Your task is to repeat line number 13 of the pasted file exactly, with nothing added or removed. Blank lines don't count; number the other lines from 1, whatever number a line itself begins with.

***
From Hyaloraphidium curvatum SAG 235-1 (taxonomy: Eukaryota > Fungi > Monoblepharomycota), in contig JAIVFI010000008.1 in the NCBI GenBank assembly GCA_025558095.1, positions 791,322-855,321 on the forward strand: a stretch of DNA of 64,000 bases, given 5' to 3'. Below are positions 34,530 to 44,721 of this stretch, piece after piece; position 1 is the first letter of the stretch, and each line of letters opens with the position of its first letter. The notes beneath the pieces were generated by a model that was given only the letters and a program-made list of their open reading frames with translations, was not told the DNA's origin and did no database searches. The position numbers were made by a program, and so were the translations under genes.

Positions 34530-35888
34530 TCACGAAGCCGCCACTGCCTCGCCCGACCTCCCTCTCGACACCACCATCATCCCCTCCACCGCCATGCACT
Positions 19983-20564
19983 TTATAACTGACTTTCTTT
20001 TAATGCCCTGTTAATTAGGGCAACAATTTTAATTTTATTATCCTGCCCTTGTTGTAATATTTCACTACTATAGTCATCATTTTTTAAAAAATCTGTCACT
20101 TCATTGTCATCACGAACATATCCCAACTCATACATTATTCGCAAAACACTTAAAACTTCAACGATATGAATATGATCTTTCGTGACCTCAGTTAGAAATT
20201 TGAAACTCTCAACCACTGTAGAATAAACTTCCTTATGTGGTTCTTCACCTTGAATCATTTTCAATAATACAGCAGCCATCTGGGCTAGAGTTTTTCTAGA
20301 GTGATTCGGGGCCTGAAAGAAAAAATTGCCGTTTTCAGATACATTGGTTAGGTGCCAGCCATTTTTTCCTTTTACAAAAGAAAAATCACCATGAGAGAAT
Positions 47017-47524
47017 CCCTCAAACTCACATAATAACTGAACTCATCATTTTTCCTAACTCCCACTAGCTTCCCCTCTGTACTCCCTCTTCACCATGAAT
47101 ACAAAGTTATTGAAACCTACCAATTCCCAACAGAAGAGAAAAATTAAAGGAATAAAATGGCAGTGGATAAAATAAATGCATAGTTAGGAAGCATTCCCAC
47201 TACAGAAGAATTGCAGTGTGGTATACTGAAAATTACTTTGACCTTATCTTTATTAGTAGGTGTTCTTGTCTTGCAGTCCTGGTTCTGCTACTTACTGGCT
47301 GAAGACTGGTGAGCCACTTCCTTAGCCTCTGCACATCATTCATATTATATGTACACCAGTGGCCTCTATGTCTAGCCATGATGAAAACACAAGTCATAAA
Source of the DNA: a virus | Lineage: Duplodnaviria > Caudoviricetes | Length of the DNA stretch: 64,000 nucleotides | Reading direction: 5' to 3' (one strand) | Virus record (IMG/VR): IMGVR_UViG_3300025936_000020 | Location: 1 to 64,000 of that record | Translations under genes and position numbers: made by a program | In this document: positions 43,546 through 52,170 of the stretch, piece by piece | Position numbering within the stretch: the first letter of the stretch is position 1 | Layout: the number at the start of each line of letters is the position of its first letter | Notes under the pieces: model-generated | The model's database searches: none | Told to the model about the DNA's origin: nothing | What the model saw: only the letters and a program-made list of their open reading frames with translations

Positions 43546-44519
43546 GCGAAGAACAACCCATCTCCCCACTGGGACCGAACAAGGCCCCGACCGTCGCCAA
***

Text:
47201 TACAGAAGAATTGCAGTGTGGTATACTGAAAATTACTTTGACCTTATCTTTATTAGTAGGTGTTCTTGTCTTGCAGTCCTGGTTCTGCTACTTACTGGCT